In fact, the movie's ending reveals how tenuous their connection is. Costello is initially suspicious of Costigan but quickly brings him into the fold and forms a similar father-son relationship with the police mole. Sullivan is an insider handpicked by Costello but never truly earns his trust. Costello teaches Sullivan skills that make the false cop a threat as he grows more independent. Costigan, on the other hand, is seen as a loyal foot soldier because he cleverly downplays his intelligence and manipulative abilities.

The idea of owning personal identity is a major theme in "The Departed." Sullivan falls in love and dreams of a different career. He realizes he must neutralize Costello in order to claim that fantasy life and destroy evidence of his past. Costigan's identity is owned by Queenan and Dignam. His real identity is replaced with his criminal persona, and the two officers are the only people who can verify his undercover assignment. Both Sullivan and Costigan are physically affected by their deceptive lifestyles. Sullivan begins to suffer from impotence, and Costigan becomes paranoid, insomniac, and mildly dependent on prescription drugs. Queenan provides a stabilizing influence for Costigan that Sullivan never receives.

Another notable presence is Sullivan's girlfriend, Madolyn (Vera Farmiga), who is also Costigan's psychiatrist. Both men form sexual relationships with Madolyn, but neither can be entirely truthful with her. Sullivan exhibits an arrogance and abrasive confidence that somehow attracts others, but as a psychiatrist, Madolyn slowly sees traces of what lies behind the fa├žade. In contrast, Costigan challenges her mentally and reveals glimpses of the emotional strain he suffers from. The strong connection between Costigan and Madolyn reminds the viewer of the kind of man he is underneath the criminal intrigue. While they outwardly seem to come from different worlds, Costigan is brilliant and virtuous and would realistically be the suitable match for Madolyn.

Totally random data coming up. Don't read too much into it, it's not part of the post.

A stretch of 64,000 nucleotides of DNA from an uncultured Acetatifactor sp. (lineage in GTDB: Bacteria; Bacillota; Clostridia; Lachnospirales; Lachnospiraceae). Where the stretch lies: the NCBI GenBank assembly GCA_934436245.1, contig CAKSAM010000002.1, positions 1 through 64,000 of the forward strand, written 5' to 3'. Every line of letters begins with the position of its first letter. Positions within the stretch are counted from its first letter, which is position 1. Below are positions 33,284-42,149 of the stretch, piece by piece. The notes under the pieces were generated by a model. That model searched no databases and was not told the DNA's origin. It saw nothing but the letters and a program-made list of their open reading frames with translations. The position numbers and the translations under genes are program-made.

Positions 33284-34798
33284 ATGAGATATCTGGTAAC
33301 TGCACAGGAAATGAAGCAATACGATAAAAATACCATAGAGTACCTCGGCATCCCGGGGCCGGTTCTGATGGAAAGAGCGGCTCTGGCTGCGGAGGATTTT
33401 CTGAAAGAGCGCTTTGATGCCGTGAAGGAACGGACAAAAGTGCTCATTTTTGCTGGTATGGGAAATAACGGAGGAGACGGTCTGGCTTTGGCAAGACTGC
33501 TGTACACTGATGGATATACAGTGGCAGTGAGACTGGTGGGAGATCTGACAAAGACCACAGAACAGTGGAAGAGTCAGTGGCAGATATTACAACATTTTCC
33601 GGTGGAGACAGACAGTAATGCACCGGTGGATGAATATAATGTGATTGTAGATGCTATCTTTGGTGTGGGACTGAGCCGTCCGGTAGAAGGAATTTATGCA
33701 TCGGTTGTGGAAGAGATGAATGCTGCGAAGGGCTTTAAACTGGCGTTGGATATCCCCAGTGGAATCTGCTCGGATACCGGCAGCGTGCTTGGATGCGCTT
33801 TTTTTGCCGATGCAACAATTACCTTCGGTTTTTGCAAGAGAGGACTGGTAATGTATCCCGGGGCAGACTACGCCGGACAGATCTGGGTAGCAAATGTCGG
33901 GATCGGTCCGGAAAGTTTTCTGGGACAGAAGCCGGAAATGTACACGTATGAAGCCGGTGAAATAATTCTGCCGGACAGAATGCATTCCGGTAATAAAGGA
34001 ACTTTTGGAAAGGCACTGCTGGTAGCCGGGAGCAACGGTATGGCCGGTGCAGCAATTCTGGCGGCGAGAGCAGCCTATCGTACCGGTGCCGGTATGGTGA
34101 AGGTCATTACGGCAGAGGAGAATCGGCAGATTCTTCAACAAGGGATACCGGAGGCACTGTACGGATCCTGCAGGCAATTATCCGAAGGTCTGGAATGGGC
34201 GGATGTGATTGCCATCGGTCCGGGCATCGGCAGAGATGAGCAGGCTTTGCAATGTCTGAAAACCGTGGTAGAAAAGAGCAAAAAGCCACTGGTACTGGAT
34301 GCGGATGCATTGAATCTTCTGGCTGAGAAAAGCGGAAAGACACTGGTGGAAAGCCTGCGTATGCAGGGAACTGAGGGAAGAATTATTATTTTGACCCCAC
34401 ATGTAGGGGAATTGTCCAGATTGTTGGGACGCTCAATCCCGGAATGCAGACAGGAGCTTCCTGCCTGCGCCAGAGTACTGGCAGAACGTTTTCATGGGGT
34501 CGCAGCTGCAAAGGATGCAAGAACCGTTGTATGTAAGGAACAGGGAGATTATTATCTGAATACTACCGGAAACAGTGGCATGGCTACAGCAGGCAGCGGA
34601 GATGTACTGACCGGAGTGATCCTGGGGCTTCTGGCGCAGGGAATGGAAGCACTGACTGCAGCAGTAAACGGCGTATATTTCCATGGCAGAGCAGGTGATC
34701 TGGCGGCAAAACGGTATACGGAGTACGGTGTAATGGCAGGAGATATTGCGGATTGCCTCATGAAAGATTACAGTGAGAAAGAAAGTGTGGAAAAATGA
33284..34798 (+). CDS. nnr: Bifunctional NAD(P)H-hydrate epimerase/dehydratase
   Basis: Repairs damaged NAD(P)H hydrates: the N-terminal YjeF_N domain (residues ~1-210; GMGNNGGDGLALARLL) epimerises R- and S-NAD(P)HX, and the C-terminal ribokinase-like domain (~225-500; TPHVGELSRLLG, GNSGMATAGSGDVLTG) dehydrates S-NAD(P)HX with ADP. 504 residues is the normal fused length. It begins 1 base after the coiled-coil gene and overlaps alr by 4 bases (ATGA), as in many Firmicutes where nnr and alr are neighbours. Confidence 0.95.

During Costigan's interview at the start of the film, Queenan asks whether he wants to be in law enforcement or simply appear to be. This theme develops alongside the dual protagonists, who try to abandon their false identities and reclaim their real ones. In both cases, those attempts end tragically, leaving the audience with an important question: Is identity self-imposed or determined by the perceptions of others?